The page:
Even though I initially trained as a virologist, it’s a little known factoid that I did my PhD in an old-fashioned Microbiology department – back in the days when “microbiology” really meant “bacteria”. We virologists populated a small unfashionable pocket in an otherwise seriously old-school establishment. From the array of teams working on microbes as diverse as Agrobacterium and Salmonella to the annual Christmas pudding steamed in a 50-liter container in the main autoclave, it was an all-singing, all-dancing floor of no-nonsense bug work.
To earn my upkeep for the first year, I had to teach large labs of medical students the rudiments of sterile three-zone streaking, Gram stains, blood agar and the IMViC coliform test. (For some inexplicable reason that none of the professors could explain, the E. coli residing in my gut were reproducibly indole-negative, so I couldn’t use my own commensals as a classroom control. Considering how these are traditionally isolated, I considered it a bit of a blessing.) Although my heart belonged to the Retroviridae, I took great pleasure in the rituals and manipulations of classical microbiology and passing these on to my students. Even today, I still use the three-zone streak method and a flamed platinum loop to isolate colonies for cloning, even though most of my colleagues just scribble bugs with a dirty yellow tip and do just fine that way. It may not matter for molecular biology, but it’s more about taking pride in the proper way of doing things.
So, two decades on, it’s good to be back in a Microbiology lab with a capital M. Although I’ll be working on the cell biological aspects of urinary tract infections, there is a significant component of pathogen investigation that we need to do in parallel. Things have definitely moved on since the IMViC test: we now have fancy test strips to assay for indole production and the other metabolic readouts used to distinguish similar bugs from one another – and the most amazing chromogenic agar, onto which you can streak an unknown mix of bugs and separate out strains in a rainbow of different possible colored colonies.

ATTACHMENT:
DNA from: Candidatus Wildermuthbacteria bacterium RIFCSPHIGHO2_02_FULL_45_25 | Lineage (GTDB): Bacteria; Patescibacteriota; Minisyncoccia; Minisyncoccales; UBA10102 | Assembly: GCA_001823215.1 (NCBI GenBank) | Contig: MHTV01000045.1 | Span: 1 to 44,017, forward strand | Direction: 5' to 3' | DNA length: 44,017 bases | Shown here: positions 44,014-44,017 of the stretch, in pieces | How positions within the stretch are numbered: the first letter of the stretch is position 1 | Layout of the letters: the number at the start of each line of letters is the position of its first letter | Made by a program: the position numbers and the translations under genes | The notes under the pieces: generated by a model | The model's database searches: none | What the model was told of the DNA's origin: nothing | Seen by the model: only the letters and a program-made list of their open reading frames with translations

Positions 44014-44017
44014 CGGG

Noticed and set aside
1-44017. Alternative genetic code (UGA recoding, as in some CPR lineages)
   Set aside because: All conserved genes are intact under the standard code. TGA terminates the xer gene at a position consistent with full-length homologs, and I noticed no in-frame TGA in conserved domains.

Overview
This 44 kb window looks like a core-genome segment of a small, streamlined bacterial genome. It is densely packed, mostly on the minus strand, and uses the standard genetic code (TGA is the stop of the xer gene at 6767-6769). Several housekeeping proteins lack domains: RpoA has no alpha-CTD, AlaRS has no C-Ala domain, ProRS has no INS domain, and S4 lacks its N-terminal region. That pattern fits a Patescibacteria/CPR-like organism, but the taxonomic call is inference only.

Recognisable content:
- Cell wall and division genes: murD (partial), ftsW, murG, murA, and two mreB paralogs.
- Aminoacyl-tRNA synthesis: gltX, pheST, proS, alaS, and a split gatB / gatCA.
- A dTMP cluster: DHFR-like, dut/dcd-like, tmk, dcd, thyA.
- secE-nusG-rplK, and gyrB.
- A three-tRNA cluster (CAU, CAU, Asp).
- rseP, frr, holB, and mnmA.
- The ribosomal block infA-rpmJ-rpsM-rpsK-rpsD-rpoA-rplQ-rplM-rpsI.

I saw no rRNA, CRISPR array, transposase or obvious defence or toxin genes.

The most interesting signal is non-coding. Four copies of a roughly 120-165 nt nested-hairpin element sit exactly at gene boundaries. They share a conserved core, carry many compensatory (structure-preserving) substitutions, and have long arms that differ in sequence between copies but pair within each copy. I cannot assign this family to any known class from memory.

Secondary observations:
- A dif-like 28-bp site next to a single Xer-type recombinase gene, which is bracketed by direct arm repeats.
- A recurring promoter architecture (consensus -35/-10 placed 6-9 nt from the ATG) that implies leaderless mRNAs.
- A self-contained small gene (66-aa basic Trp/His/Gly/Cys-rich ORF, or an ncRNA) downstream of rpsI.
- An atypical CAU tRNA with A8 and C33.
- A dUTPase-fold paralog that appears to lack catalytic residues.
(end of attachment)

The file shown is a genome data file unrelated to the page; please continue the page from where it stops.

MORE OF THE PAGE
But amongst the high-tech kits, relics of our deep microbiological past lurk high on dusty shelves. I’m sure they’ve never been thrown away simply because they’re too beautiful. And I’m certainly not going to break that tradition. So we’ll keep working in the shadow of a more genteel past, harking back to an era when things were made of glass and tooled to precision specifications by craftspeople who took pride in the aesthetics of their products.
But I’ll close on a mystery: what the heck is this?
It looks like a weird pint glass, but its curvature suggests that the opening is meant to be facing downward. It rather harkens back to the days of Joseph Priestley, who put glass jars over mice to see if they required something in the ether to survive. But I suppose it might also just be an over-engineered Bunsen burner snuffer.
All ideas welcome!